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The following summary is from Orphanet, a European reference portal for information on rare diseases and orphan drugs.
Orpha Number: 411709
Renal agenesis (RA) is a form of renal tract malformation characterized by the complete absence of development of one or both kidneys (unilateral RA or bilateral RA respectively; see these terms), accompanied by absent ureter(s).
The annual incidence of RA is estimated at around 1/2,000. Fetal prevalence of bilateral renal agenesis in Europe has been estimated at 1/8,500.
Most patients with unilateral RA are asymptomatic if the other kidney is fully functional and the disease is commonly detected as a chance observation. However, hypertension, proteinuria and renal failure may develop in the long run (20-50% of cases at the age of 30). Unilateral RA is occasionally associated with genital tract anomalies on the same side (e.g. seminal vesicle hypoplasia and absence of the vas deferens), cardiac anomalies (such as atrial or ventricular septal defects) and/or gastrointestinal anomalies (such as anal atresia). Bilateral RA is characterized by complete absence of kidney development, absent ureters and subsequent absence of fetal renal function resulting in Potter sequence with pulmonary hypoplasia related to oligohydramnios, which is fatal shortly after birth.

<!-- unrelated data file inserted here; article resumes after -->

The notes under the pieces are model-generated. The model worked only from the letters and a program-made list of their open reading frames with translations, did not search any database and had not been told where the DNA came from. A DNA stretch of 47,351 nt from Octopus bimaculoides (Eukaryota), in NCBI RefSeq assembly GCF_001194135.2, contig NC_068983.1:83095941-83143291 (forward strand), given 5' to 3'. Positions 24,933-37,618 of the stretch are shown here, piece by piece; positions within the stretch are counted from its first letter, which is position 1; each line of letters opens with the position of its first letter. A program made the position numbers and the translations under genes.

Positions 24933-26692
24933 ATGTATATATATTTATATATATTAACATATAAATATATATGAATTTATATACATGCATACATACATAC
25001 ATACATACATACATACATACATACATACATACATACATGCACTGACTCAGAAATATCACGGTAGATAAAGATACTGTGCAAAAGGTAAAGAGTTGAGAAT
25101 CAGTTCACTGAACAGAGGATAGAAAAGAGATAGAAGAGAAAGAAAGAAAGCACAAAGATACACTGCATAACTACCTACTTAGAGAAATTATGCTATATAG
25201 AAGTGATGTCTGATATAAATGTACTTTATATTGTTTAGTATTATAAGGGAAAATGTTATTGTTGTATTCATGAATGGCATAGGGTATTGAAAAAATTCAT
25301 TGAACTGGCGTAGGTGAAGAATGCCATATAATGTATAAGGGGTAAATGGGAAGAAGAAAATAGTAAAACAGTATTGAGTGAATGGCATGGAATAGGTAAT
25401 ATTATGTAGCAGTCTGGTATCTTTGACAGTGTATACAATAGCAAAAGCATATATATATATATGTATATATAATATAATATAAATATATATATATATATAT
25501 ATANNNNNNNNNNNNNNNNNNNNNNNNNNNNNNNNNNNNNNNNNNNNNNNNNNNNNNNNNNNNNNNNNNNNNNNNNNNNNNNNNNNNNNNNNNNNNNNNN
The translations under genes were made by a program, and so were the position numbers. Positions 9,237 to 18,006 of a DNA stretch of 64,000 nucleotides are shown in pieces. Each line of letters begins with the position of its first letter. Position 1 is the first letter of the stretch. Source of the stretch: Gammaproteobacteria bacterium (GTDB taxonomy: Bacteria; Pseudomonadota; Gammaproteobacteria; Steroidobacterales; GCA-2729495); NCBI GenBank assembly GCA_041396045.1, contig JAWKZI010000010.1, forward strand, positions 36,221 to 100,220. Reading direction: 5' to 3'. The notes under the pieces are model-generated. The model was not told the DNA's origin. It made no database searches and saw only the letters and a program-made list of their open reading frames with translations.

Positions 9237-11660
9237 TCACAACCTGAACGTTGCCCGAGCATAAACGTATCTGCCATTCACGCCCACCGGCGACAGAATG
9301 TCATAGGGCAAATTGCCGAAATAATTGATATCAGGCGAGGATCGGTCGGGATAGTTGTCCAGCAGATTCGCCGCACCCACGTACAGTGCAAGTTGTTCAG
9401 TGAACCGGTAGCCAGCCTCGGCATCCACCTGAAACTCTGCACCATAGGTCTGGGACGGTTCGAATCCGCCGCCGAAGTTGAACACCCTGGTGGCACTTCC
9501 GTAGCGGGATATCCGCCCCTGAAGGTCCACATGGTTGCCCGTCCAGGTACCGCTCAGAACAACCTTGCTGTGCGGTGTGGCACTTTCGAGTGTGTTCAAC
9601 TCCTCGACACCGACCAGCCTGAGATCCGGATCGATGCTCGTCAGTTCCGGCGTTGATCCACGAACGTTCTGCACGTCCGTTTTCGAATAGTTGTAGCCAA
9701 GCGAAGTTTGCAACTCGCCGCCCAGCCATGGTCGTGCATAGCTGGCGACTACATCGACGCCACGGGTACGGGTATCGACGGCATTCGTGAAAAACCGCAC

Renal agenesis results from a developmental failure of the ureteric bud and the metanephric mesenchyme. Unilateral renal agenesis can be caused by mutations in many genes, such as RET (10q11.2), BMP4 (14q22-q23), FRAS1 (4q21.21), FREM1 (9p22.3), or UPK3A (22q13.31). A few cases of bilateral renal agenesis have been found to be caused by mutations in the RET , FGF20 (8p22) or ITGA8 (10p13) genes. Maternal diabetes mellitus or use of specific drugs during pregnancy can also result in renal agenesis.
In familial cases, unilateral RA is inherited in an autosomal dominant manner with incomplete penetrance. Bilateral RA is inherited autosomal recessively.
Visit the Orphanet disease page for more resources.
Source: GARD Last updated on 05-01-20
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